[Resource Topic] 2018/1041: Secure Outsourced Matrix Computation and Application to Neural Networks

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Secure Outsourced Matrix Computation and Application to Neural Networks

Authors: Xiaoqian Jiang, Miran Kim, Kristin Lauter, Yongsoo Song


Homomorphic Encryption (HE) is a powerful cryptographic primitive to address privacy and security issues in outsourcing computation on sensitive data to an untrusted computation environment. Comparing to secure Multi-Party Computation (MPC), HE has advantages in supporting non-interactive operations and saving on communication costs. However, it has not come up with an optimal solution for modern learning frameworks, partially due to a lack of efficient matrix computation mechanisms. In this work, we present a practical solution to encrypt a matrix homomorphically and perform arithmetic operations on encrypted matrices. Our solution includes a novel matrix encoding method and an efficient evaluation strategy for basic matrix operations such as addition, multiplication, and transposition. We also explain how to encrypt more than one matrix in a single ciphertext, yielding better amortized performance. Our solution is generic in the sense that it can be applied to most of the existing HE schemes. It also achieves reasonable performance for practical use; for example, our implementation takes 0.6 seconds to multiply two encrypted square matrices of order 64 and 0.09 seconds to transpose a square matrix of order 64. Our secure matrix computation mechanism has a wide applicability to our new framework E2DM, which stands for encrypted data and encrypted model. To the best of our knowledge, this is the first work that supports secure evaluation of the prediction phase based on both encrypted data and encrypted model, whereas previous work only supported applying a plain model to encrypted data. As a benchmark, we report an experimental result to classify handwritten images using convolutional neural networks (CNN). Our implementation on the MNIST dataset takes 1.69 seconds to compute ten likelihoods of 64 input images simultaneously, yielding an amortized rate of 26 milliseconds per image.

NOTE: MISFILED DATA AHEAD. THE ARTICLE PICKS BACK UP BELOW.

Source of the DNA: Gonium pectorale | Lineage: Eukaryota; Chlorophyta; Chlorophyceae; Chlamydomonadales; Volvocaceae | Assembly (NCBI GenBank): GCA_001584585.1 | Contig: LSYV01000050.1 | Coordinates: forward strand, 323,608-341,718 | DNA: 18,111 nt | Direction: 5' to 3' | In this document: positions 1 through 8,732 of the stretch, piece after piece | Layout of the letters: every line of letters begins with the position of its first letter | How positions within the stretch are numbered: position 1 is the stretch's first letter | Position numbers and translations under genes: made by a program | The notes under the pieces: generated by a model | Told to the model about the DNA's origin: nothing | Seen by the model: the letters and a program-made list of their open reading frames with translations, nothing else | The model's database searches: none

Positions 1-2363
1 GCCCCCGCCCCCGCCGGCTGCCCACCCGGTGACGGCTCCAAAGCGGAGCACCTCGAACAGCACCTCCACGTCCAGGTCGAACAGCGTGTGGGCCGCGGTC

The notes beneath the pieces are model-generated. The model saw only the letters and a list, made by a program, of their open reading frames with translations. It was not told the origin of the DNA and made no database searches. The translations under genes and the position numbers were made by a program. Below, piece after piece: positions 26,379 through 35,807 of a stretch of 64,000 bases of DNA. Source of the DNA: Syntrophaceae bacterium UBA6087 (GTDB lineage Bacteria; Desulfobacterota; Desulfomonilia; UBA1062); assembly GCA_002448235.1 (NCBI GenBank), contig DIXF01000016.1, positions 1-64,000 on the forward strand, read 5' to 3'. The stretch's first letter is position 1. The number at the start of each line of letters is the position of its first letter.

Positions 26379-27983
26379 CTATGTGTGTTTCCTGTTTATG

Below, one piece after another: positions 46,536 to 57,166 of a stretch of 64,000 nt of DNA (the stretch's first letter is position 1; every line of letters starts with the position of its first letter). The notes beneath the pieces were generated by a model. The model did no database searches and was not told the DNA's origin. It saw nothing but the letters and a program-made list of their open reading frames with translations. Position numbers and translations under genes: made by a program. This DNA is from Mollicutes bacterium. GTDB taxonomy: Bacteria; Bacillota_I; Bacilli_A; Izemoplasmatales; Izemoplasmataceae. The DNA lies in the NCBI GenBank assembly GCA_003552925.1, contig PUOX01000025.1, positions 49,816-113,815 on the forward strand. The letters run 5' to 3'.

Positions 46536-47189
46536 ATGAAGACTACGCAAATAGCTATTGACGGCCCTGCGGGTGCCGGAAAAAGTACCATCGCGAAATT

ePrint: https://eprint.iacr.org/2018/1041

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